As more people are trying to cut back on the amount of meat they eat, KFC is breaking ground by trialing meat-free fried chicken.
It is no longer a secret that the meat and dairy industry is doing a tremendous amount of damage to the planet. That's why more and more people are choosing to become not just vegetarian, but vegan. Giving up meat as well as any products that come from animals such as cheese, milk, and even honey.
For people who have eaten meat and dairy their entire lives, cutting it out of their diet completely at the drop of a hat can be both daunting and difficult. That's why many people are opting to be flexitarian. The act of trying to eat less meat rather than eliminate it from your diet altogether. That's where KFC's latest product enters the fray.
Vegan fried chicken. That's right, the colonel's famous product made entirely out of products that contain no meat or dairy. The chicken is being trialed in one KFC restaurant in Atlanta, Georgia starting today (Tuesday, August 28, 2019). We're assuming if it proves to be popular, it will be rolled out to more locations in the US and maybe even beyond. Since KFC are chicken specialists, the fast-food giant has employed the help of Beyond Meat, experts in meatless meat products.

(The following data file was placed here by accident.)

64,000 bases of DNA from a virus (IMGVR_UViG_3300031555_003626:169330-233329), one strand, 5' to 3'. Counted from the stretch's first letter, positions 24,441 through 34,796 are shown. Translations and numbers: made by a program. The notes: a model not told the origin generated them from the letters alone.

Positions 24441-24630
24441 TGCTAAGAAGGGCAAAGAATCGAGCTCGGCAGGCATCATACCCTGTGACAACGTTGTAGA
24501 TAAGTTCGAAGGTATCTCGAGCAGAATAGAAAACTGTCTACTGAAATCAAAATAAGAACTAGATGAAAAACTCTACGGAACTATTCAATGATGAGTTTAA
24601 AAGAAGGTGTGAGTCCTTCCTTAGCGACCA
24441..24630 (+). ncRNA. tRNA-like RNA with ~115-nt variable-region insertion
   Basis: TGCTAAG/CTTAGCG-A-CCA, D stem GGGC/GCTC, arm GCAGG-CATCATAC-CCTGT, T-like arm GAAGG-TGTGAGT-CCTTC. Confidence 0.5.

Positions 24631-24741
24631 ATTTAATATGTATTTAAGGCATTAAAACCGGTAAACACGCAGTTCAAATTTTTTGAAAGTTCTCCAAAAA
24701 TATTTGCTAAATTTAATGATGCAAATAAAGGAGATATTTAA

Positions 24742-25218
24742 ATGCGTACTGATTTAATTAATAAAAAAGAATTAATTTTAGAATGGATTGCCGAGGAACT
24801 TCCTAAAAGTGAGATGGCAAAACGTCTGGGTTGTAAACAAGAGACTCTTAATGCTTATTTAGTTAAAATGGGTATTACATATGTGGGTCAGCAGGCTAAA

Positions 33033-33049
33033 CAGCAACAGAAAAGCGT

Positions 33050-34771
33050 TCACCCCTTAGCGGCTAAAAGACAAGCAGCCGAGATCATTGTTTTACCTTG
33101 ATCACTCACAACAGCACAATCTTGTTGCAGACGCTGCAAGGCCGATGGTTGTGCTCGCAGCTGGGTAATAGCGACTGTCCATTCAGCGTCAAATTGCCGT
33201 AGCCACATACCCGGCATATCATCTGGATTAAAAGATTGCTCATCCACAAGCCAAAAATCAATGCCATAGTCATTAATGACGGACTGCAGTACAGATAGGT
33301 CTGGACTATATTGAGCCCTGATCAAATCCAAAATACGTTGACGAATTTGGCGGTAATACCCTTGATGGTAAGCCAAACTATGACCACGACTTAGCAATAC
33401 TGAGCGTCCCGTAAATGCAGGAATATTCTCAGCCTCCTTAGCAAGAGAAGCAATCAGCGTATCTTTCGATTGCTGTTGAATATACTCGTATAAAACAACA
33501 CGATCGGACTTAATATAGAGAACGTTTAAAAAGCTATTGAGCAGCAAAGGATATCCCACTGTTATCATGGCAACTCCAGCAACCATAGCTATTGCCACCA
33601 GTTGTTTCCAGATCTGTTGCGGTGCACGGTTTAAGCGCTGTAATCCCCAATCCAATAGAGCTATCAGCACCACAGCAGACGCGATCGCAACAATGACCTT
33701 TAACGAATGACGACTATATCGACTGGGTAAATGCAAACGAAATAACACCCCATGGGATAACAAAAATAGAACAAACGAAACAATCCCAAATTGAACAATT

Beyond actually has its own line of vegan fried chicken which was previously available in stores in the US. However, it was pulled from shelves a while ago so the company could improve its recipe. We're assuming the new and improved product is what KFC-goers in Atlanta can currently get their hands on. It also means KFC has beaten chicken rivals Popeye's and Chick-fil-A to the punch when it comes to vegan chicken.
There is a catch, though. As of right now, KFC's vegan chicken is fried in the same oil as regular chicken. For strict vegans, that's not good enough. However, KFC has been incredibly honest when it comes to their target audience for this product. It isn't aimed at vegans per se, but the aforementioned flexitarians. Customers of theirs who might try the vegan alternative in their furthered attempts to eat less meat.